Step 2: Distribute Mo into negative and positive bending moments in each span.
Once Mo has been calculated, it is divided into negative and positive moments within
each span in accordance with the distribution factors given in ACI 13.6.3. The resulting
bending moments are the total bending moments in the design strip in the direction of
analysis. The negative factored bending moments are located at the face of a support
(ACI 13.6.3).

According to ACI 13.6.3.2, the total negative factored bending moment at the face
of a support in an interior span is equal to 65% of Mo . The positive factored bending
moment is equal to 35% of Mo .

A summary of the bending moment coefficients of ACI 13.6.3.3 for an end span
is given in Table 7.2. These coefficients are based on the equivalent column stiffness
expressions derived in Refs. 6 through 8. An unrestrained edge would correspond to

Page 651

638 I n d e x

Two-way slab systems (contd.)
minimum thickness requirements,

295
control of deflections, 296–300
fire resistance requirements,

301–302
shear strength requirements,

300–301
requirements, 352t
shear, design for, 362

one-way shear, 363–364, 363f
two-way shear, 364–391

two-way joist construction, 294–295
Two-way/punching shear, 291,

364–391
at corner piles, 590
critical shear section, 364f, 365f, 366f,

367f
effect of openings, 368
general requirements, 364–366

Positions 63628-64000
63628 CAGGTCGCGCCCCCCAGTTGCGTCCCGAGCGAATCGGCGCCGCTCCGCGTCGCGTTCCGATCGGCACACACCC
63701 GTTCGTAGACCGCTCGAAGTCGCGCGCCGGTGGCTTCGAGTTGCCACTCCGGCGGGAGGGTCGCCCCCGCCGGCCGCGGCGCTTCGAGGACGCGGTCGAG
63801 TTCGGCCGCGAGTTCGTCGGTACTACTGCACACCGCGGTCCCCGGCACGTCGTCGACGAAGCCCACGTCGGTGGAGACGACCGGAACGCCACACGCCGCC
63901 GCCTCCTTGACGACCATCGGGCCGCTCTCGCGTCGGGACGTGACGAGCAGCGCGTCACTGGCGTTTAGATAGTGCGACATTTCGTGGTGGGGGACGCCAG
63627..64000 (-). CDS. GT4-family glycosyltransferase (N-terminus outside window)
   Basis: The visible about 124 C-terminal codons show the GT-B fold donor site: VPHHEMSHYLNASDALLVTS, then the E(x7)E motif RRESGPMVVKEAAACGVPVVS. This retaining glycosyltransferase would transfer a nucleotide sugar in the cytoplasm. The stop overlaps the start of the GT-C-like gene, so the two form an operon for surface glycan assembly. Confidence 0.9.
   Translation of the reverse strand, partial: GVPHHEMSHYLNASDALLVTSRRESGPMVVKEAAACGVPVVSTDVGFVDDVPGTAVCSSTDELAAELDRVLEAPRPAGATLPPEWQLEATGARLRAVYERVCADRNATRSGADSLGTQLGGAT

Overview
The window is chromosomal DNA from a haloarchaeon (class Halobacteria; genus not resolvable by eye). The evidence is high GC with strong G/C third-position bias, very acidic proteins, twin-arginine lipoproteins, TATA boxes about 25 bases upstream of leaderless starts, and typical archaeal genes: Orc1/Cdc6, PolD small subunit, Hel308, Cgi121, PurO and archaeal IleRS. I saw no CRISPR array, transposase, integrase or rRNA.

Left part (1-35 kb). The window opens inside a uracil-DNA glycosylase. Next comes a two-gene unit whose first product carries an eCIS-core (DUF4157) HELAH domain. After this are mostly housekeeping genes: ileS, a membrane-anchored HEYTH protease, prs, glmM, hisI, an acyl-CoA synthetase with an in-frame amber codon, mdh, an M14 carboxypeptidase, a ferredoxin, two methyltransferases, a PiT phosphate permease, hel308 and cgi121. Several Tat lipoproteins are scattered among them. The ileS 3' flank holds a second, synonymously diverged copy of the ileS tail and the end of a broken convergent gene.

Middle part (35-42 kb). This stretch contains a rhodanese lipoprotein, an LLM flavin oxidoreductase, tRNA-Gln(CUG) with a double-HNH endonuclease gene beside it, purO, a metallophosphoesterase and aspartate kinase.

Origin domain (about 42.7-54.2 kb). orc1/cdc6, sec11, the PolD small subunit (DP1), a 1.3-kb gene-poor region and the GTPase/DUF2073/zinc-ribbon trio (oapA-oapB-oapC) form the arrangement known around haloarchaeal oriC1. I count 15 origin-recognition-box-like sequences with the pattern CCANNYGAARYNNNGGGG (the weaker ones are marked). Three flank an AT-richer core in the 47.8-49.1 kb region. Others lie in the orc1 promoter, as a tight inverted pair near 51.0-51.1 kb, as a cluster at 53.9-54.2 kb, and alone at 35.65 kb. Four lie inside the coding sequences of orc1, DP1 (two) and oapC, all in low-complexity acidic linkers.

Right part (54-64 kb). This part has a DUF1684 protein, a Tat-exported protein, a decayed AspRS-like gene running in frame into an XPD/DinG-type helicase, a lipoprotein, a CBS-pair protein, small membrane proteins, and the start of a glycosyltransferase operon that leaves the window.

slab edges, effect of, 366–368

at interior pile, 589
with overlapping critical

perimeters, 589–590
requirements, 300
shear strength

provided by concrete, 368
provided by shear reinforcement,

369–374
slab–column connections, transfer of

moment at, 374
factored shear stress, 375–377
strength design, requirements for,

377–378
unbalanced moment transferred

by eccentricity of shear,
374–375

U
Ultimate limit, 103
Ultimate strength design method,

103
Unbalanced loads, 80
Unfactored loads, 528
Unified Design Method, 126
Uniform Building Code, 106, 504

Unreinforced concrete beam, 1, 2
U-stirrups, 237, 239f
Unsupported length, of compression

member, 437, 438f, 439f

V
Variable loads, 67, 106
Vertical forming systems

conventional column/wall system,
16

ganged systems, 16
jump forms, 16
self-raising forms, 16
slipforms, 16

Vertical reinforcements, 519
Volume changes

in concrete members, 46–49
in high-strength concrete, 51

Volumetric spiral reinforcement ratio,
469

W
Waffle slab system. See Two-way joist

system
Wall footing, 521–522, 522f, 536
Walls, 10

axial loads and flexure, design
methods for

compression members, walls
designed as, 490–501

empirical design method, 501–503
overview, 490
slender walls, alternative design

of, 504–512
definition of, 489
design procedure, 519
minimum reinforcement

requirements for, 491t
overview, 489–490
shear, design for

design shear strength, 513
overview, 513
shear strength, for concrete,

513–514
shear strength provided by shear

reinforcement, 514–518

Page 652

639I n d e x

Water, for making concrete, 23
Wave loads, 82
Web-shear cracks, 232
Welded splices, 227–228, 479
Welded wire reinforcement (WWR),

236, 604t
general, 62
mechanical properties, 63
style designations, 62–63

Welding, of reinforcing bars, 55–56
Wide-module joist system, 7, 7f

reinforcement details for, 247f
Wind loads, 82–85
Windward snow drift, 80, 80f
Wire reinforcement institute (WRI)

standard wire reinforcement, 604t
Working stress design method, 4, 10,

103